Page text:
‘It’s important to retain the humanity’: The Song of the Stork

Those who are fans of Charlie Brooker, and the Black Mirror series in particular, will know immediately which episode I’m referring to when I say the one about the ‘roaches’ (‘Men Against Fire‘).   I found this episode deeply troubling, not because it canvasses the potential brutality of the future, but because it evokes the present (the war on ‘terror’) and the immediate past – the holocaust.

Ary soldier holding machine gun
On the hunt in Black Mirror‘s ‘Men Against Fire’

This Black Mirror episode reverberated in my head as I read Stephan Collishaw‘s The Song of the Stork. There seemed many parallels between the book and Men Against Fire, sharing similar imagery (forests, ruined houses) and themes (brutality, empathy, survival).

Collishaw’s novel is set in the Suwalke Forest at the Polish/ Lithuanian border in the 1940s, just as Nazi Germany is rolling back the Russian Army.  As the German soldiers advance into this territory, they bring with them their genocidal assignment. Yael is at the centre of this story – a 15 year old Jewish girl who flukishly escapes the slaughter of her village by seeking sanctuary in the surrounding forest.  The novel traces her survival in the forest, her refuge with the village eccentric, Aleksei, and her collaboration with the Jewish partisans resisting the German advance.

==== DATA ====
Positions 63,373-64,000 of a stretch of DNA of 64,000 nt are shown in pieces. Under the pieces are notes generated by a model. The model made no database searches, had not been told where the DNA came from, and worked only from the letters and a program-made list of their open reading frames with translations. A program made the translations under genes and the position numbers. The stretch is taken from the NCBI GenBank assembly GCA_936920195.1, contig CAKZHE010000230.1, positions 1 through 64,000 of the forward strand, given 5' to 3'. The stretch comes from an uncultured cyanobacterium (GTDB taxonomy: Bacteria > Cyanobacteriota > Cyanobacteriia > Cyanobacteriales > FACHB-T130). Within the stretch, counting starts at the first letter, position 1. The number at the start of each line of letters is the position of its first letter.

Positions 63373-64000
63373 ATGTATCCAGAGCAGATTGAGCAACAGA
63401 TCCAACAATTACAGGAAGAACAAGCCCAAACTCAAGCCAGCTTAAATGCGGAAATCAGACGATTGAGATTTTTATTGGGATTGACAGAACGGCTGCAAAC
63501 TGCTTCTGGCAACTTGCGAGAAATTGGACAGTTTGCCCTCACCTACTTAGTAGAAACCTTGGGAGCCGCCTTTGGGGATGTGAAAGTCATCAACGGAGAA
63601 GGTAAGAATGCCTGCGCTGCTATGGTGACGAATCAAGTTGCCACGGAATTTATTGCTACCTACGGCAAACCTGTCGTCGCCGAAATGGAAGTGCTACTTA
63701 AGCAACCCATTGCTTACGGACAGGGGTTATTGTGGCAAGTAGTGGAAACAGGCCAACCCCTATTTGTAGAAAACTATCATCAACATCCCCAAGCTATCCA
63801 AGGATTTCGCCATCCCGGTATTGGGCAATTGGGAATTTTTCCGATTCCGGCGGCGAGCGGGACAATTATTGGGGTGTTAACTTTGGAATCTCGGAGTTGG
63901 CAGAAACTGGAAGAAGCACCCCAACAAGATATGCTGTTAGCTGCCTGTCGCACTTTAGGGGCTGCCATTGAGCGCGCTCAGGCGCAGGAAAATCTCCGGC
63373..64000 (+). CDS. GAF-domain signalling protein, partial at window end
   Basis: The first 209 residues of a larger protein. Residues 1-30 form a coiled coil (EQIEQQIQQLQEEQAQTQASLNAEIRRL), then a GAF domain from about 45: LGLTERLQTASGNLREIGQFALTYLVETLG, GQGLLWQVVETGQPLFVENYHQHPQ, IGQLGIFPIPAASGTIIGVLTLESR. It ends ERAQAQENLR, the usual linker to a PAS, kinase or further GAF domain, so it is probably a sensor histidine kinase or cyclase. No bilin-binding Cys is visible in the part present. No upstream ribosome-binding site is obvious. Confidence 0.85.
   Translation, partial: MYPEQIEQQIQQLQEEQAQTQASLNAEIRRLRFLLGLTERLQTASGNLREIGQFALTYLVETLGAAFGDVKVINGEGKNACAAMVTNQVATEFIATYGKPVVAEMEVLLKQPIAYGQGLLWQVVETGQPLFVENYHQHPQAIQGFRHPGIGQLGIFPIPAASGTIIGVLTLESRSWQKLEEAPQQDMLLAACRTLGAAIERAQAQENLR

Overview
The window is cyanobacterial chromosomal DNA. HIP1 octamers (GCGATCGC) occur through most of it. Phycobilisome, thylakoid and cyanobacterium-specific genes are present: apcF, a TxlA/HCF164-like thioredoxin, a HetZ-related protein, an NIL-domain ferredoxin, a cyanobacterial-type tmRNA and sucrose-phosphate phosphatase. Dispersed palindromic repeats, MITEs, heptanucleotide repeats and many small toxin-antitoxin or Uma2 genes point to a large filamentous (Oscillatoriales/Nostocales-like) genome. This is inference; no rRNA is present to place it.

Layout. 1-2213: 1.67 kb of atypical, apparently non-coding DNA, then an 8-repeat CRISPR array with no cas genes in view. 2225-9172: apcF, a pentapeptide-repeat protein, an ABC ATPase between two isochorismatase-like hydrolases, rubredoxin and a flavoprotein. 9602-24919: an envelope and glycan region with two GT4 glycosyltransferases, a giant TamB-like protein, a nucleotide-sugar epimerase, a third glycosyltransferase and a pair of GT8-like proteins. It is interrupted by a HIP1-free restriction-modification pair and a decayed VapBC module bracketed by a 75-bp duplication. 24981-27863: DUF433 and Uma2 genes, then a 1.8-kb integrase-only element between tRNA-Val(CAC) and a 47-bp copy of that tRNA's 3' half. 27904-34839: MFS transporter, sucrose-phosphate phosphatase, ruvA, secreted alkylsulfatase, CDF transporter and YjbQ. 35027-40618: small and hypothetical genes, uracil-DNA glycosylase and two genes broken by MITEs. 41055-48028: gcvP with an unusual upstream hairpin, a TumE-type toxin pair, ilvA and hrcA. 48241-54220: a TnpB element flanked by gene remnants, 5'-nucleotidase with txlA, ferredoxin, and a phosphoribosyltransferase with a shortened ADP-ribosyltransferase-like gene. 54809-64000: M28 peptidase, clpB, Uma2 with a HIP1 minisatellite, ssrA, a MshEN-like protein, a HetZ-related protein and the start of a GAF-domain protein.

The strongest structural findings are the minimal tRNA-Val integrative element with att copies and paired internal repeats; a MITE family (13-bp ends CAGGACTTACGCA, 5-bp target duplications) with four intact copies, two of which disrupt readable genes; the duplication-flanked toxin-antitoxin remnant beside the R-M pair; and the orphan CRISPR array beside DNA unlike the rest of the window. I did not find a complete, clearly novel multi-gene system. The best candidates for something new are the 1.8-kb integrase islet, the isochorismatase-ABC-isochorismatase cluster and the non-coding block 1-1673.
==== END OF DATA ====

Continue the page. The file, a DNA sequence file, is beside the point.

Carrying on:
The Song of the Stork is not a light read, but given it’s subject matter, it’s not bleak – and this is an important point of distinction between it and Black Mirror. The war and its atrocities are an evident backdrop but aren’t despairingly overwhelming.  There are splinters of hope, as well as moments of redemption. I spoke with Stephan about how he managed to steer this course, maintaining this balance between grim history and hope.